As the Director at Youth Legal Service, I have found recent WA media articles about youth crime both misleading and disconcerting.
It is easy to read articles of this kind without too much through of the complexities involved. We might sigh momentarily and shake our heads as we sip our morning coffee and form the opinion that young people involved in crime ‘deserved to be locked up’.
But what if, in fact, we are dealing with kids who actually need our compassion and support. Teenagers between the ages of 14 – 17 who have already decided life is not worth it. Young people who are in such pain that self-harming is an attempt to express what they can’t verbalise. What if, instead of viewing these kids as bad, we see these young people as valuable members of our community who need assistance to navigate a vulnerable period of their lives.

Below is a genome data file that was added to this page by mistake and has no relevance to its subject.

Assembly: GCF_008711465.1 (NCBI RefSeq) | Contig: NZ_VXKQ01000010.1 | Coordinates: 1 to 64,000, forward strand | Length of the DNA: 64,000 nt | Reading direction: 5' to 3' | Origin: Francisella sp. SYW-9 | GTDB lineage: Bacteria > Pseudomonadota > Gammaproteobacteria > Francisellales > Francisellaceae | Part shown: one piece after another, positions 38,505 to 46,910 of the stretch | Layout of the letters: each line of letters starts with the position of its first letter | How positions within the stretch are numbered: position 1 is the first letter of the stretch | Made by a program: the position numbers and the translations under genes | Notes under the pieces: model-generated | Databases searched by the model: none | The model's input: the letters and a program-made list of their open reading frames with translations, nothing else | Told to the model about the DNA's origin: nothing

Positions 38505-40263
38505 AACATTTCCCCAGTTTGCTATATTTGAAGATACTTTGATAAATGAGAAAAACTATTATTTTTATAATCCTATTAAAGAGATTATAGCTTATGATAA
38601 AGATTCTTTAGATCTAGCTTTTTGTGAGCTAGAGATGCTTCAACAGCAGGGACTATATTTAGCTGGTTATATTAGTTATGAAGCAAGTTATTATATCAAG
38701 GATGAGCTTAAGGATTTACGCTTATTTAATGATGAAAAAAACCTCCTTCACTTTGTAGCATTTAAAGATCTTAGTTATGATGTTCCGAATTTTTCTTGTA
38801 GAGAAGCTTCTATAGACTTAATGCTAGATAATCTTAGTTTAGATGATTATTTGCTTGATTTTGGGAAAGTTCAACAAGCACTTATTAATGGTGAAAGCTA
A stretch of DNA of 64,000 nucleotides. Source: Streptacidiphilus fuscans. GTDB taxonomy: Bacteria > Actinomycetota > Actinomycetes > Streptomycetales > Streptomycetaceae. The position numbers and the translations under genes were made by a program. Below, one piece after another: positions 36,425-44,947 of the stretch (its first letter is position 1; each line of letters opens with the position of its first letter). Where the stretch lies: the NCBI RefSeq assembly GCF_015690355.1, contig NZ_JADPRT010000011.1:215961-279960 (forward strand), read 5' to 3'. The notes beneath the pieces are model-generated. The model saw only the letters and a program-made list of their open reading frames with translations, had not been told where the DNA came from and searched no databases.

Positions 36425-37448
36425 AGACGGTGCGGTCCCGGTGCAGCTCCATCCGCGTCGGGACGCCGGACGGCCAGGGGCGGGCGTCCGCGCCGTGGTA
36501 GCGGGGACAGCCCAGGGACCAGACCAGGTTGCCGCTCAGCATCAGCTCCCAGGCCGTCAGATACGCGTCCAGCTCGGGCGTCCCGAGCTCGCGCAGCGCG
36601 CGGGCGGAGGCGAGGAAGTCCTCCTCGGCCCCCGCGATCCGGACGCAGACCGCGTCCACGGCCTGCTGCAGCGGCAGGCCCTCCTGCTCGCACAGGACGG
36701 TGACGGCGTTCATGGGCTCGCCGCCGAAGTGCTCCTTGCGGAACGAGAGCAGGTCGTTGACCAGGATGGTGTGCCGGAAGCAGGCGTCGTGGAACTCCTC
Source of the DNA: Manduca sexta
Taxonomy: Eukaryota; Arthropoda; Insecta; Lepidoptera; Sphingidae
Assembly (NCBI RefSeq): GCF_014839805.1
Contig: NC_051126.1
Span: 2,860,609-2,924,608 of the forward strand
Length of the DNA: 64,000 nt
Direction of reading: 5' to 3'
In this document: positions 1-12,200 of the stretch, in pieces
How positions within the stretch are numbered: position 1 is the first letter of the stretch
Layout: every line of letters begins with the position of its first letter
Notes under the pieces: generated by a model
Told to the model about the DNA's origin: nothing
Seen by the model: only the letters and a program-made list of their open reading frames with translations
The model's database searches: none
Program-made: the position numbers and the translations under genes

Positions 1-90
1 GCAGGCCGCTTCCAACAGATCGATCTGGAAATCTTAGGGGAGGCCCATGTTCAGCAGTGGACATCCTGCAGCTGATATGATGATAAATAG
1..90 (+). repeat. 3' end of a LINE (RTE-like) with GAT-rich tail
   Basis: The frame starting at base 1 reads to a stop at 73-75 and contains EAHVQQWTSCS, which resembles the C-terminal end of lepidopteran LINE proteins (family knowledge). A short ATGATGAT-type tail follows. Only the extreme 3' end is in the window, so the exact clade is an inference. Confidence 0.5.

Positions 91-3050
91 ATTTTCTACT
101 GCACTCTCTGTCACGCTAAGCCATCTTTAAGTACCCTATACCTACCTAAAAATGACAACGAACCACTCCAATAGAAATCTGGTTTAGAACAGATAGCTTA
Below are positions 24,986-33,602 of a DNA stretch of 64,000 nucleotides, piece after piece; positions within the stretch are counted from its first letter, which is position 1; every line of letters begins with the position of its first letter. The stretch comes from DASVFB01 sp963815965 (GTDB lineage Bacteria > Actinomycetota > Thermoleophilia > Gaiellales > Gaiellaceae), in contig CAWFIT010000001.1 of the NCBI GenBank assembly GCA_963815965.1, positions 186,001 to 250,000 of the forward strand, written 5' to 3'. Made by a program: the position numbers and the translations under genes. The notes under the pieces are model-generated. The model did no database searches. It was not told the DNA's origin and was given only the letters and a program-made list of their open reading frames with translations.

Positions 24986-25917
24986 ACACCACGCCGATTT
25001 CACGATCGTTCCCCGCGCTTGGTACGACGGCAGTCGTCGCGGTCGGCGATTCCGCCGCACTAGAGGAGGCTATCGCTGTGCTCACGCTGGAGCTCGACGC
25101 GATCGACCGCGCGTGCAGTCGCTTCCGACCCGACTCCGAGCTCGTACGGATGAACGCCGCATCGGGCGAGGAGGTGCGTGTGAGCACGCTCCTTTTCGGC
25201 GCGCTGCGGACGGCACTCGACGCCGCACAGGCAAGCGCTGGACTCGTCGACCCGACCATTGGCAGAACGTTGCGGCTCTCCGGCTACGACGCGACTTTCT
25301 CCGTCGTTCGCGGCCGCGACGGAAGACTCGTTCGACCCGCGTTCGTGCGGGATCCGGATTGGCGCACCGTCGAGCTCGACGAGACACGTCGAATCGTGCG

While more funding is required to provide safe, responsive mental health services for young people, not everything is necessarily mental-health related. Young people need people they can trust and mentors who believe in them. They need safe adults who can provide opportunities for them to see their strengths, their uniqueness and their importance to the world.
It is easy to say, “the government should….” and certainly, as with all systems, there is room for improvement between the various relevant departments.
But, I ask: Are you that safe parent, grand-parent, family member or friend whom they can rely on? Would you be prepared to put your hand up for a mentoring program, such as that offered by our organisation? Rather than shake your head when reading these all too frequent articles, how about being prepared to make the change you’d like to see in the world?
Youth Legal Services